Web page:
FeaturedNationalVOLUME 19 ISSUE # 4

Challenges and imperatives for economy reforms

The transformation of Pakistan’s economic landscape is a critical endeavor marked by significant steps, such as the removal of the ‘No-questions-asked’ presumptive income tax in the fiscal 2020 budget. While this move was a stride towards economic documentation, the subsequent declaration of prevailing presumptive tax rates as minimum tax revealed a high-handed approach, prompting a significant number of small and medium taxpayers to exit the documented sector.

Moving forward, the key to sustainable improvement lies in the implementation of structural reforms. Until the administration complements its crackdown with these meticulously identified reforms, which are currently languishing in relevant ministries, a lasting positive change seems unlikely.

The restructuring of the Federal Board of Revenue (FBR) has regained prominence. The caretaker finance minister is actively developing a reform plan for the FBR, proposing the separation of policy and enforcement, and the creation of an independent Customs board. These ideas have surfaced intermittently since the days of the Central Board of Revenue (CBR). The privatization ministry recently expressed that any expansion of the government’s size doesn’t inherently qualify as reform. Instead, the focus should be on role separation and transparency enhancement within the existing 20,000-plus FBR workforce.

The urgency of this matter is underscored by the upcoming visit of an International Monetary Fund (IMF) technical team to Pakistan for discussions on tax reforms. The current taxation system in Pakistan hinders economic growth and documentation. The FBR’s role has become overly focused, if not confined, to extracting more from compliant taxpayers, sometimes to the point of harassment.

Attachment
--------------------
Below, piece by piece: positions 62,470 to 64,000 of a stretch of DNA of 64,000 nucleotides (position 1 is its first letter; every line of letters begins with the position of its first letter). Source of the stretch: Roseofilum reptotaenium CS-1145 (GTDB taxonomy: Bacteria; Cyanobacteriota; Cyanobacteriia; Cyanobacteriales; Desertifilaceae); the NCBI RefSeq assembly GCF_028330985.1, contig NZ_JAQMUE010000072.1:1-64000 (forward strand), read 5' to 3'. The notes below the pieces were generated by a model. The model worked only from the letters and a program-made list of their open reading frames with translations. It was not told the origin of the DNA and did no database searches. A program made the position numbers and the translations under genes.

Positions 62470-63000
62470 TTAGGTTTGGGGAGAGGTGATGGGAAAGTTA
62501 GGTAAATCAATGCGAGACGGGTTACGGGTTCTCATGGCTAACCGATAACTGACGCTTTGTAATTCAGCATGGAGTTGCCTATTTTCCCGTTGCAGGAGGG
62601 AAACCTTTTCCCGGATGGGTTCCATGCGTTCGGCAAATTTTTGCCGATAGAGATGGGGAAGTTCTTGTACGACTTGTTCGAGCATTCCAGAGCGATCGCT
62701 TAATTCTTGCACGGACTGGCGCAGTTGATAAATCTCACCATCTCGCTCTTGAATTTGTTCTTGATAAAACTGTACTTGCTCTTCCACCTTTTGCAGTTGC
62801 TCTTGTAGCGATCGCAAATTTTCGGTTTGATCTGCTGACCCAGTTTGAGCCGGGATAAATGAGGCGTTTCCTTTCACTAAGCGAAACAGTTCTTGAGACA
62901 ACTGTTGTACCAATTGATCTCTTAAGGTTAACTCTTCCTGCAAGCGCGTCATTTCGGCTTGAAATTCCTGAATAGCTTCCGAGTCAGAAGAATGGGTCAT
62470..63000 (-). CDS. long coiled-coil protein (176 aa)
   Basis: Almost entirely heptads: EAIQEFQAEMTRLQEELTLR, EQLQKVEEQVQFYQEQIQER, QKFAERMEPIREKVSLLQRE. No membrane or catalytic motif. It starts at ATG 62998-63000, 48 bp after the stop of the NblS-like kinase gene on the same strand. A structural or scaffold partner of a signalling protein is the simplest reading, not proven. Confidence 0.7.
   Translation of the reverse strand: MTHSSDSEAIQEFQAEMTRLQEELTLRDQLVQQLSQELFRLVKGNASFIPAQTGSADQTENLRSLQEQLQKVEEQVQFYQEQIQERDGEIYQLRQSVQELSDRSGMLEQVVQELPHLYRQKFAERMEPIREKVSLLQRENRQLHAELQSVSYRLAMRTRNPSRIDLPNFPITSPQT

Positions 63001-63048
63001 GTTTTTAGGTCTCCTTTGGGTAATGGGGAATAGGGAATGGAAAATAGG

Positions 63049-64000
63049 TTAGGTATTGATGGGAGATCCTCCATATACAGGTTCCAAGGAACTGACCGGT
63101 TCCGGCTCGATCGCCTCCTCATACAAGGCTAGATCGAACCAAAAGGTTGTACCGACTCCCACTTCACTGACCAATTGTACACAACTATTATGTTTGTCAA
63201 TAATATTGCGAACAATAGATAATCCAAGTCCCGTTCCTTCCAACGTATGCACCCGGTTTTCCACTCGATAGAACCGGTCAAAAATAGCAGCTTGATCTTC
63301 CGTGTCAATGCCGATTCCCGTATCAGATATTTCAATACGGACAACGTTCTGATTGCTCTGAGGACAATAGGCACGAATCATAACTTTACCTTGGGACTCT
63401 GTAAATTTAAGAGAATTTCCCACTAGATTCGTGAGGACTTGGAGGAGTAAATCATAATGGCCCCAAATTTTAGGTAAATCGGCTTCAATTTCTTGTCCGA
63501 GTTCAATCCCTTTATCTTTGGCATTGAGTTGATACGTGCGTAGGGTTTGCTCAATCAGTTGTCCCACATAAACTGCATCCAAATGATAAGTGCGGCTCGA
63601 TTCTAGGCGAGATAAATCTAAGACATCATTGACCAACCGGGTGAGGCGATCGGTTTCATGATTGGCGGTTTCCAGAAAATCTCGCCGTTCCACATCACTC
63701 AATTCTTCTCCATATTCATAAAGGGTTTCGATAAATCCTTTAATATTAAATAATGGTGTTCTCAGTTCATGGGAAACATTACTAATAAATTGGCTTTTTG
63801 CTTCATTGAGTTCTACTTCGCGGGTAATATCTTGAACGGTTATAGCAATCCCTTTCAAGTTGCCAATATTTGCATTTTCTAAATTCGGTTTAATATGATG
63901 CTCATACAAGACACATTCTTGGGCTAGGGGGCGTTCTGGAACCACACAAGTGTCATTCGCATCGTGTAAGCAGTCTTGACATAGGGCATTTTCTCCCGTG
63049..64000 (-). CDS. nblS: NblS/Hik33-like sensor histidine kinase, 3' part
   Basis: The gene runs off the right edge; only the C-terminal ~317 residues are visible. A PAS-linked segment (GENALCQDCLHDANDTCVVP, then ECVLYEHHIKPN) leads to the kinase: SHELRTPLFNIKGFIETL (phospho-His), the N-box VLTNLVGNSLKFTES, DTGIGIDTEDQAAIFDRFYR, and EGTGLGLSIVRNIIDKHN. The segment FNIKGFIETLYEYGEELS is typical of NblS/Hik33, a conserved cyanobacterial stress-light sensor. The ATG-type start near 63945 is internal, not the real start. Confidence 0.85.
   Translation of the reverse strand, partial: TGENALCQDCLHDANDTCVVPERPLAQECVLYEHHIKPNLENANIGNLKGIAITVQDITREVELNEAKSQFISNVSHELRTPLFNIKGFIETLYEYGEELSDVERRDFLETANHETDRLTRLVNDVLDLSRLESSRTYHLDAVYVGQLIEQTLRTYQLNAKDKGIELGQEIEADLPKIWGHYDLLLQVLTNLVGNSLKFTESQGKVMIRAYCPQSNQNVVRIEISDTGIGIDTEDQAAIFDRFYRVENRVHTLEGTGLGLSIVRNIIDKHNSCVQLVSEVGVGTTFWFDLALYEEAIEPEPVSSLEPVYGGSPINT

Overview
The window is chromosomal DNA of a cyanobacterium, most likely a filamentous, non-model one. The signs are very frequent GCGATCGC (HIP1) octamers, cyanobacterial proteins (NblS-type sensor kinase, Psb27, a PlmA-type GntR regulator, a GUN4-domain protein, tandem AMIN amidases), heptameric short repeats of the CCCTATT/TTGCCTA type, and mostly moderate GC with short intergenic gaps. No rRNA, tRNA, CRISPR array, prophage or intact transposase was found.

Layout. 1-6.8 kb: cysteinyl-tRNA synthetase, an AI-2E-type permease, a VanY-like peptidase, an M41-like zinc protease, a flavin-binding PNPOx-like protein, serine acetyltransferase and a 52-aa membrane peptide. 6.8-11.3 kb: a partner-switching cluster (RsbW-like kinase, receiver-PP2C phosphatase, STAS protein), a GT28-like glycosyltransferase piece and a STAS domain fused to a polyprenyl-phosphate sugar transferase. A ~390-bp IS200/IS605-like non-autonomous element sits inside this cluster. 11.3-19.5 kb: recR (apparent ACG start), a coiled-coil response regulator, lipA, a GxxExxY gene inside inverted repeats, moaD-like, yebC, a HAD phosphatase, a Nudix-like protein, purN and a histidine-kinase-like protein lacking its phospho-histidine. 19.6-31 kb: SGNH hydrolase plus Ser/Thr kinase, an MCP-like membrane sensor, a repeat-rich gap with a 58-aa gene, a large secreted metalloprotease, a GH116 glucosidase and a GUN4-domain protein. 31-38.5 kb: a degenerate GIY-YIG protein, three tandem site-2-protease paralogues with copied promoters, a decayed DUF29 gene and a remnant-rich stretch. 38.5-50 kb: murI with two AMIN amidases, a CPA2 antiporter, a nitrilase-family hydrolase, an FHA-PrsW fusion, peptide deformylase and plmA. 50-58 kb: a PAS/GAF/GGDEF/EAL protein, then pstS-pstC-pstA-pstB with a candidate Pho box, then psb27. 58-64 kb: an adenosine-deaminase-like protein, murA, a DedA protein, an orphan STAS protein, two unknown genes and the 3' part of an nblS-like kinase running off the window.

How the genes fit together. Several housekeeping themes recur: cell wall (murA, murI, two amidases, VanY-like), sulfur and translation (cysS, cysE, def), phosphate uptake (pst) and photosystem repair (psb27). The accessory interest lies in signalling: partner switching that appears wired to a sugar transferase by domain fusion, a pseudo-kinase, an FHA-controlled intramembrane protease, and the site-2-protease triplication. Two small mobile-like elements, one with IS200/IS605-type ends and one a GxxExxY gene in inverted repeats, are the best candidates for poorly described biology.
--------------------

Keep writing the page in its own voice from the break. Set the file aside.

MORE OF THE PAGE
The tax policy in Pakistan is heavily skewed toward indirect taxes, with most direct taxes collected indirectly. According to Privatization Minister Fawad Hasan Fawad, 93 percent of the tax revenue comes from voluntary or withholding taxes, while only a meager seven percent is directly collected by the FBR. Despite sending numerous notices, the actual recovery remains disproportionately low. This highlights that FBR notices often generate noise without significant merit, providing little benefit to the exchequer.

These statistics support the complaints of SME businesses and individuals who argue that FBR officials frequently issue excessive notices and subsequently engage in under-the-table deals. Regardless of the specifics, the FBR has struggled to expand the tax base, placing the burden of collection on the corporate sector, where tax obligations have surged by 40 percent since 2016. This shift incentivizes entities to remain outside the formal system.

The stagnant growth in the number of tax filers reflects the inadequacy of aggressive government plans to increase it. The continuous escalation of the minimum tax based on turnover regime by the FBR obstructs progress. Initially introduced to encourage tax filing and offset paid taxes, the shift to the minimum tax regime on revenues and the collection of sales tax for mainly informal suppliers are gradually taking place.